In keeping with passing on tips about what one could take to Antarctica to make your extended stay more enjoyable, I should pass on some thoughts about wooden musical instruments. Many take guitars down to the Australian Antarctic Stations and form bands.There are in fact a range of guitars,drums,key boards and systems down on the stations already. But like most people, its not the same as having your own. There is nothing wrong with this provided you understand that the air moisture down in Antarctica is incredibly dry.This is the main enemy of most stringed instruments. Wood will shrink in very dry conditions, and cracks may appear in your instrument. Ideally, solid wood instruments like about 40% humidity. In very dry weather try to keep your instrument in its case, with a humidifier. There are lots of humidifiers available on the market, or it's easy enough to make your own. One method is to cut a sponge to fit a plastic, travel soap dish. Punch a bunch of holes into the top of the cover, and you have an inexpensive humidifier that works well.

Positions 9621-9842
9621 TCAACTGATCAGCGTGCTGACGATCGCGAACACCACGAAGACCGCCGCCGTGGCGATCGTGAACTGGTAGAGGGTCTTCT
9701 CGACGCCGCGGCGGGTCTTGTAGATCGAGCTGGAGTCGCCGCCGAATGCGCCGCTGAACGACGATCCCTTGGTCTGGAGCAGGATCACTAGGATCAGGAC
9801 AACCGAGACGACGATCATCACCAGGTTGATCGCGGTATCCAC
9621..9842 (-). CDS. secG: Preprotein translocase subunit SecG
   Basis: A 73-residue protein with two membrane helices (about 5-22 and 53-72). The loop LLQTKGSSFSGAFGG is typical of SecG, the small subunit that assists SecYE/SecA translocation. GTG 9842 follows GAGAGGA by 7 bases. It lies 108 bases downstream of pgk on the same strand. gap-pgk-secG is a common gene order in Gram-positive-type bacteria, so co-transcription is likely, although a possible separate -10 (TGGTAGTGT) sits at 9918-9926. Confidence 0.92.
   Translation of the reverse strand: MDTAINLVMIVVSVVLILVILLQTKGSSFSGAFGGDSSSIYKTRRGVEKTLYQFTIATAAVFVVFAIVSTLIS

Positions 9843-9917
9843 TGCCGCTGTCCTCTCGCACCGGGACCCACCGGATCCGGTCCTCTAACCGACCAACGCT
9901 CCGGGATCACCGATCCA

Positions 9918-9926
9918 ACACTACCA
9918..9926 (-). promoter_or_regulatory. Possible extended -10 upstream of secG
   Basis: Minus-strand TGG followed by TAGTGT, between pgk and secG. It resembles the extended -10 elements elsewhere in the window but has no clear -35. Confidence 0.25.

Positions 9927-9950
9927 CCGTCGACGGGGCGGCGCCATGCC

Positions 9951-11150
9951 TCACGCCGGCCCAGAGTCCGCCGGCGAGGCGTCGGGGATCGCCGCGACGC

NOTE: It is generally not necessary to humidify instruments made of plywood, just those made of solid pieces of wood.
The only really dangerous element of cold for stringed instruments is sudden temperature change. When going from warm to cold or cold to warm, your instrument needs to be insulated. If you have a padded case, use it. If not, wrap the instrument in blankets or towels. Once you arrive at your destination, keep the instrument cased or wrapped until the outside of the case has been at room temperature for several hours. If your instrument is still icy when you open the case, zip it back up and wait a while longer. If you take your wrapped instrument from your warm room, to the inside of a warm room,say a band hut, do not worry at all. It is only when the instrument is left in the cold for a long period that you need to go through a warm-up procedure.